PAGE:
WHOOPI GOLDBERG

Whoopi Goldberg, real name Caryn Elaine Johnson, was an outstanding actor with a resume that included everything from tragic leading roles to contentious comedy acts. She was born in New York City on November 13, 1955. She gained notoriety as the cohost of the discussion shows The View on television. The first Black woman to receive all four of the major North American entertainment awards was Goldberg (EGOT: Emmy, Grammy, Oscar, and Tony).

WHOOPI GOLDBERG
Image Source: Google

 

 WHOOPI GOLDBERG

Goldberg was raised in a housing project in Manhattan. In a children’s theatre organization, she started acting when she was eight years old. Later, as a young adult, she went on to perform in the choruses of Broadway productions. After relocating to California in 1974, she quickly got involved in the local theatre scene and established herself as a stand-up comic. She eventually created The Spook Show, a one-woman theatrical production known for its humor, satire, and drama, which she performed around Europe and the United States.

Whoopi Goldberg, a critically acclaimed Broadway production that opened in 1984, was inspired by the performance. In 1985, Goldberg earned a Grammy Award for the recording of the production. She made her Hollywood debut in The Color Purple (1985) not long after, for which she was nominated for an Oscar and won a Golden Globe.

Image Source: Google

 

Before starring in Ghost (1990), for which she received the Academy Award and the Golden Globe for the best-supporting actress, Goldberg went on to play in a number of less popular movies. Goldberg went on to make several appearances in movies and television, including a brief run as the host of her own talk show, multiple times as the host of the Academy Awards ceremony, and a role in the television series Whoopi (2003–04). She joined the cast of the daytime talk show The View in 2007 as a cohost.

Despite being known for her leftist opinions, Goldberg moderated the program’s regular arguments. The television documentary Beyond Tara: The Extraordinary Life of Hattie McDaniel was one of Goldberg’s further works (2001). She received a Daytime Emmy for her hosting when it was recognized as an outstanding special class special in 2002.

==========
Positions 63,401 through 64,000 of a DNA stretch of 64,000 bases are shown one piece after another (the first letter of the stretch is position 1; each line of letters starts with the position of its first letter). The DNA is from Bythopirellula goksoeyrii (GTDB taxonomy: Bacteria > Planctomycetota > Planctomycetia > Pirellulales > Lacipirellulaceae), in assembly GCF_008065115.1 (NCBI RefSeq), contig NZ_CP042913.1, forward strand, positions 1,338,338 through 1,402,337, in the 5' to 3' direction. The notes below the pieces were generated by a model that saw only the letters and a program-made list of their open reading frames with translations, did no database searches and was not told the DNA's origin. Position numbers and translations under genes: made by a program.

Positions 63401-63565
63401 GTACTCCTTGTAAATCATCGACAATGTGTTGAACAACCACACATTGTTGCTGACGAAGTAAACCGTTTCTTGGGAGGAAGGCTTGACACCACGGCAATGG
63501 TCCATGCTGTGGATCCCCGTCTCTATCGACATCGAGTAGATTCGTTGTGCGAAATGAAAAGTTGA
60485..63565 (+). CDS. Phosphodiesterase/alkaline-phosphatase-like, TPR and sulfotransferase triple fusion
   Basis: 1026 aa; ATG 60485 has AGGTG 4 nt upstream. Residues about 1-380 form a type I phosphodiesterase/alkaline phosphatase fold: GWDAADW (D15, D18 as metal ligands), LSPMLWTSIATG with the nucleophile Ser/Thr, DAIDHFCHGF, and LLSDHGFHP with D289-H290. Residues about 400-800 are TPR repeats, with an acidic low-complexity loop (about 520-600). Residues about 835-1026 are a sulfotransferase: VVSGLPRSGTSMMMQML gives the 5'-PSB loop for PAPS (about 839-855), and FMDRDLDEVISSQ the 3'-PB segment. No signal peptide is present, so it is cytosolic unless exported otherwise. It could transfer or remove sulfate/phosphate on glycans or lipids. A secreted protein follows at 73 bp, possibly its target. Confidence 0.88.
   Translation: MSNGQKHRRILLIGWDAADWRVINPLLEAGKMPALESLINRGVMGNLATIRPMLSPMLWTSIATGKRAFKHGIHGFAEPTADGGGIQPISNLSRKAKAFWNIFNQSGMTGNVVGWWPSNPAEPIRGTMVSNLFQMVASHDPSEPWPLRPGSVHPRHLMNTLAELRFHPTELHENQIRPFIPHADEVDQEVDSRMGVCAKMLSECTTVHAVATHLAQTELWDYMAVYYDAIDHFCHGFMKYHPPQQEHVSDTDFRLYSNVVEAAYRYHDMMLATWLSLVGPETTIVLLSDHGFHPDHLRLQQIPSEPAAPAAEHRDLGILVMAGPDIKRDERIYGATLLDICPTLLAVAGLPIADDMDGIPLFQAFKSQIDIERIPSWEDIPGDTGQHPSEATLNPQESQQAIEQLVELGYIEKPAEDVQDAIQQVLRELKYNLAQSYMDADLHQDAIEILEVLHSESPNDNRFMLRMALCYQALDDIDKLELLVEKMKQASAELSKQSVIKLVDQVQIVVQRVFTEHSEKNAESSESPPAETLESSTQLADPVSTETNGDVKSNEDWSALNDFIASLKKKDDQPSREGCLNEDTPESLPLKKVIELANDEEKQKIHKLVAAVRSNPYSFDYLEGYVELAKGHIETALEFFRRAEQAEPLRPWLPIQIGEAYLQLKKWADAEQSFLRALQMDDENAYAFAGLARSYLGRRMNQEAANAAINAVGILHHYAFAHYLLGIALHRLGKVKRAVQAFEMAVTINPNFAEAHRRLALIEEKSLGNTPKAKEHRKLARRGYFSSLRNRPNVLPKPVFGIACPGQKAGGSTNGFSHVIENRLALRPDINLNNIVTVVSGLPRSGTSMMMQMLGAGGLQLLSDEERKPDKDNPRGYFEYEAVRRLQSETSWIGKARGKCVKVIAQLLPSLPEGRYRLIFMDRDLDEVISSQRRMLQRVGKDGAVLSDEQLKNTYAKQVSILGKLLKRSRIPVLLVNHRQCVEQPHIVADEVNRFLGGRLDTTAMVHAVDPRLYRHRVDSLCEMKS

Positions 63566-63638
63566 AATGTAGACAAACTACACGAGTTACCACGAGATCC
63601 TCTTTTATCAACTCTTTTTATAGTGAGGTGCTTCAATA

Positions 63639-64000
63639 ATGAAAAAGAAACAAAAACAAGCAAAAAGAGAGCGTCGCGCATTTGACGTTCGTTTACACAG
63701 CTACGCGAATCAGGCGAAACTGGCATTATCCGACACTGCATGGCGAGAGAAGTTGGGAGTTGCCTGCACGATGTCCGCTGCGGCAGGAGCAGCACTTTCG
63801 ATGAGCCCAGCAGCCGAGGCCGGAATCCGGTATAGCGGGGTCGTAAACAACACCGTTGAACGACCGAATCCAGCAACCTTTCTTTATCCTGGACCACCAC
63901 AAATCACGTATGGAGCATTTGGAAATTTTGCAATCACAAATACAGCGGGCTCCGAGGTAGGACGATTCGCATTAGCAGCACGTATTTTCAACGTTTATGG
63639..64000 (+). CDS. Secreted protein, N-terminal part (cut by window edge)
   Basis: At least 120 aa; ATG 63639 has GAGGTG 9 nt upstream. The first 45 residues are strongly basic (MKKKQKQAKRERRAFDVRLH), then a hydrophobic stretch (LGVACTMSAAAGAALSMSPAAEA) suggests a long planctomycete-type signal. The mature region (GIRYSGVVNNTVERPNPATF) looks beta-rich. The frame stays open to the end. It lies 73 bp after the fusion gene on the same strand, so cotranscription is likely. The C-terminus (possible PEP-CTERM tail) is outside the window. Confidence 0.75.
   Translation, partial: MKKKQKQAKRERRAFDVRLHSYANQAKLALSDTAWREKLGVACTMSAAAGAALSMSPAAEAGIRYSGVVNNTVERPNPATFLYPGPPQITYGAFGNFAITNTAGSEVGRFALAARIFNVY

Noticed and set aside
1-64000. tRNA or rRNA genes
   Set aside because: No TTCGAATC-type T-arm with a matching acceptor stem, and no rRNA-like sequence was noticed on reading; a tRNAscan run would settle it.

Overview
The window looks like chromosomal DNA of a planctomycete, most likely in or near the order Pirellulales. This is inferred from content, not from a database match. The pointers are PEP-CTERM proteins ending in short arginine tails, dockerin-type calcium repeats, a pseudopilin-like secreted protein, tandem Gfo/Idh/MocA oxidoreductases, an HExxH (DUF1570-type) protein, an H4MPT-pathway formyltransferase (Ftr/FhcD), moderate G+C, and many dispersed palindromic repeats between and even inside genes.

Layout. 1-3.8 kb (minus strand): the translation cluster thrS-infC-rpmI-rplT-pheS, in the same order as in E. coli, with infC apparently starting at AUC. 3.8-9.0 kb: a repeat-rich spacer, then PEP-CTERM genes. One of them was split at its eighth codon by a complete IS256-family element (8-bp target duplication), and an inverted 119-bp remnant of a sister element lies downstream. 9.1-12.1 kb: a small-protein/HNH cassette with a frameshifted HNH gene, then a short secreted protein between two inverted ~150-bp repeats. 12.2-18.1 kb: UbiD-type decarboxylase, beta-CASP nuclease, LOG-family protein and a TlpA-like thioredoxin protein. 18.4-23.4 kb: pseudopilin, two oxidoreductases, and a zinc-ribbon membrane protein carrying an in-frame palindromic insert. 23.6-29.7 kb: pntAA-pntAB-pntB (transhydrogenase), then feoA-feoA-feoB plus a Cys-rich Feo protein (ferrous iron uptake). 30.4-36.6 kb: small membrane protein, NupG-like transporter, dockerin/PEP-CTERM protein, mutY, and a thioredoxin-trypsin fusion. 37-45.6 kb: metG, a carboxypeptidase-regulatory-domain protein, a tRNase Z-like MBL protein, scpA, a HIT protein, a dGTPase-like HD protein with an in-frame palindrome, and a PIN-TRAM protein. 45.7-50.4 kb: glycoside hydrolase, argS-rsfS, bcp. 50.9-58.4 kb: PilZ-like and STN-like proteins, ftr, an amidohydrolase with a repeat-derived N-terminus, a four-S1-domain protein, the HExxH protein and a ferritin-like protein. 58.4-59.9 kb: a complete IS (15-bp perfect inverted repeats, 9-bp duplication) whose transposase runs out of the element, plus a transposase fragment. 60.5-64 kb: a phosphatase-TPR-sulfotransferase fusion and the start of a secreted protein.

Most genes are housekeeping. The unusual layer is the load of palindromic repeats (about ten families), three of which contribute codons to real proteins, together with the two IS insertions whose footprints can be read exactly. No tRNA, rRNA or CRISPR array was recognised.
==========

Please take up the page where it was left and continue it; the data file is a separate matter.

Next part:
She also received a Tony Award later that year for producing the Broadway production of Thoroughly Modern Millie. Goldberg achieved her EGOT with her victory. Goldberg played a religious fanatic in the 2010 film adaptation of Ntozake Shange’s group theatrical piece For Colored Girls Who Have Considered Suicide/When the Rainbow Is Enough, despite the fact that her planned Broadway production of the work was abandoned in 2008. Later, she created the musical Sister Act (2011–12).

Additionally, Goldberg performed in solo productions on Broadway, as well as Ma Rainey’s Black Bottom (2003) and Xanadu (2008), and she made appearances as a guest star on shows including Robot Chicken and the musical comedy Glee.

She acted as a news editor in the 2014 film adaption of the comic book series and television show Teenage Mutant Ninja Turtles as well as a sarcastic pharmacist in the small-town comedy Big Stone Gap. Later, she played the lead role in the Stephen King novel-to-miniseries adaptation of The Stand (2020–2021). Goldberg also provided the narration for the true-crime documentary The Con (2020– ).

She also starred in the comedies Nobody’s Fool (2018) and 9/11 (2018), both of which are dramas about people who were trapped in World Trade Center elevators on September 11, 2001. In 9/11 (2017), she played the mother of an ex-convict who had just been released from prison (played by Tiffany Haddish).
Goldberg advocated for a number of causes, such as AIDS research, children’s rights, and human rights.

Leave a Comment